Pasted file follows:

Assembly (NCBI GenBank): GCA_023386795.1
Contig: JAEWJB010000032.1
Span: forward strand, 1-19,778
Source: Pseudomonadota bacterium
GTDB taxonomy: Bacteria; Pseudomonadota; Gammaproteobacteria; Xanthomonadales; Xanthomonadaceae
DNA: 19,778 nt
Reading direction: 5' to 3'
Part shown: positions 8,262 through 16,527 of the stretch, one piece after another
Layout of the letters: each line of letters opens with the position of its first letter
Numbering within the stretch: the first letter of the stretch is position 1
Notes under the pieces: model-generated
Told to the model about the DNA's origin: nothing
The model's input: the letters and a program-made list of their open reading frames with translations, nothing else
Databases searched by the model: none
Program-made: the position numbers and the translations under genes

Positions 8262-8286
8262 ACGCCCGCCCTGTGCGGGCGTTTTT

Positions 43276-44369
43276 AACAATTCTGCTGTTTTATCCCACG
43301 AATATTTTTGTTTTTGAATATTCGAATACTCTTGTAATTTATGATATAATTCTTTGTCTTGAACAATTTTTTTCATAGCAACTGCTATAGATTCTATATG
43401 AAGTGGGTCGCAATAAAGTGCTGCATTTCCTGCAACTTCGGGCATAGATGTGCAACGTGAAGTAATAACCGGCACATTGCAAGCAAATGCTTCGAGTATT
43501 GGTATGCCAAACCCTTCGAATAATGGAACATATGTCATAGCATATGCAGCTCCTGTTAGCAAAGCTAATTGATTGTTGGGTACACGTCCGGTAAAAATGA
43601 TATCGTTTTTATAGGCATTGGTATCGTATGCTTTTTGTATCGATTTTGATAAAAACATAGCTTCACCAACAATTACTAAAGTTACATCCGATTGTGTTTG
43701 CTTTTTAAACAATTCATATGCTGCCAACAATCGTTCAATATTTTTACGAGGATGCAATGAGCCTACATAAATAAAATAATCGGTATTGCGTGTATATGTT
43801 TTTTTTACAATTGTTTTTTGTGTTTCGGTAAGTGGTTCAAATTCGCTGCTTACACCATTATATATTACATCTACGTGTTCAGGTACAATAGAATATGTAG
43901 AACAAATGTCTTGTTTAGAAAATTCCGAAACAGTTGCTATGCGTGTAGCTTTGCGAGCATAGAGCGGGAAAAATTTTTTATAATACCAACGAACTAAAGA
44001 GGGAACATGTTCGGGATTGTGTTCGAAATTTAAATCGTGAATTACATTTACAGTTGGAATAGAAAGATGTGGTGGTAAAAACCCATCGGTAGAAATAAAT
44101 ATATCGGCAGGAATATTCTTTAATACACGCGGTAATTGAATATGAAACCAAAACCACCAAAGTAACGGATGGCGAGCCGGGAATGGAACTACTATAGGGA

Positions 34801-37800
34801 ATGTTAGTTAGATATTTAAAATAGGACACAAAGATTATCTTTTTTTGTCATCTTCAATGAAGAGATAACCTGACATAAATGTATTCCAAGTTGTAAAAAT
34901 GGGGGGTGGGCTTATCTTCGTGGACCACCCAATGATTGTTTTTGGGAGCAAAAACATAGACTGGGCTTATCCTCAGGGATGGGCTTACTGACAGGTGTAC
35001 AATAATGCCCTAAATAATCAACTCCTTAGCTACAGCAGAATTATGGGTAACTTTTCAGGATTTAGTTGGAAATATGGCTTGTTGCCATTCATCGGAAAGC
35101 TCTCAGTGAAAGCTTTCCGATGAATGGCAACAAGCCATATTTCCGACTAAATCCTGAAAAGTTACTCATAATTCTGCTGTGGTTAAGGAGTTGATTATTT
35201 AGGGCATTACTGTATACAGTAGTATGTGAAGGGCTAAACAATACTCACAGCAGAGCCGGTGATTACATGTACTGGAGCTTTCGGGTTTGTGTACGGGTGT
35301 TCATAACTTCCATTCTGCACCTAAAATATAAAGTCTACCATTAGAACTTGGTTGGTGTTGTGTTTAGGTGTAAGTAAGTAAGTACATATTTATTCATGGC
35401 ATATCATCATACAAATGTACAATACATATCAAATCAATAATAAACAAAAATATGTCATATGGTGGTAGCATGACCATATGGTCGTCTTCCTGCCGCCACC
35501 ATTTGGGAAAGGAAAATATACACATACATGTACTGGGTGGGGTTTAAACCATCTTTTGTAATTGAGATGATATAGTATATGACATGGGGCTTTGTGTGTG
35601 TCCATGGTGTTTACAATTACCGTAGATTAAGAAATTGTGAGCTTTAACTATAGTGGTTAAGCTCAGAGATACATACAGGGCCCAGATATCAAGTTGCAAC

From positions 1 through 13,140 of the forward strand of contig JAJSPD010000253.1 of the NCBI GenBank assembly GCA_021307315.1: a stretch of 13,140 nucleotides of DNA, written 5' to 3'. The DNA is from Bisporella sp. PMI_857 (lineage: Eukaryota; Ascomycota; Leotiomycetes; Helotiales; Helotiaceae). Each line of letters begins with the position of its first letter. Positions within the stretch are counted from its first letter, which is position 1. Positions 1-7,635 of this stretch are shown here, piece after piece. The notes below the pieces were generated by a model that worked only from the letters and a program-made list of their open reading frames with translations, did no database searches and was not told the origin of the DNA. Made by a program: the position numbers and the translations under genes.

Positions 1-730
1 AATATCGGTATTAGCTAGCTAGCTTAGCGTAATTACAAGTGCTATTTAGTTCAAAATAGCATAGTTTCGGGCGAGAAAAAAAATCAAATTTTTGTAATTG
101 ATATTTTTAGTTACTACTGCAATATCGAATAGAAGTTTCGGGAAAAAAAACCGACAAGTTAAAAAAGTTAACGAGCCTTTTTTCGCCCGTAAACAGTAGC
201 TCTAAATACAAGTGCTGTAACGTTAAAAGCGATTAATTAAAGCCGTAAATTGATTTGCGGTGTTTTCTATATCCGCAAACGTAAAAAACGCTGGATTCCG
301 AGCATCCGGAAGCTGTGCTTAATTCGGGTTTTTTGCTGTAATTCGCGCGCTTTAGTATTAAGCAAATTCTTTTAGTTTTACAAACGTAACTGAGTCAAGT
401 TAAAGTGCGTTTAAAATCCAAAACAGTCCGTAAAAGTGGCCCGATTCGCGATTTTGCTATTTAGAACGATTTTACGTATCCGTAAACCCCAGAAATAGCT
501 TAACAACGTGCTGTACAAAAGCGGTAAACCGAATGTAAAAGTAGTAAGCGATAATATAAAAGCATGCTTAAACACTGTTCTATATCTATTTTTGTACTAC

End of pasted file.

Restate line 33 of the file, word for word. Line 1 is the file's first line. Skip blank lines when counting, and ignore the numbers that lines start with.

35101 TCTCAGTGAAAGCTTTCCGATGAATGGCAACAAGCCATATTTCCGACTAAATCCTGAAAAGTTACTCATAATTCTGCTGTGGTTAAGGAGTTGATTATTT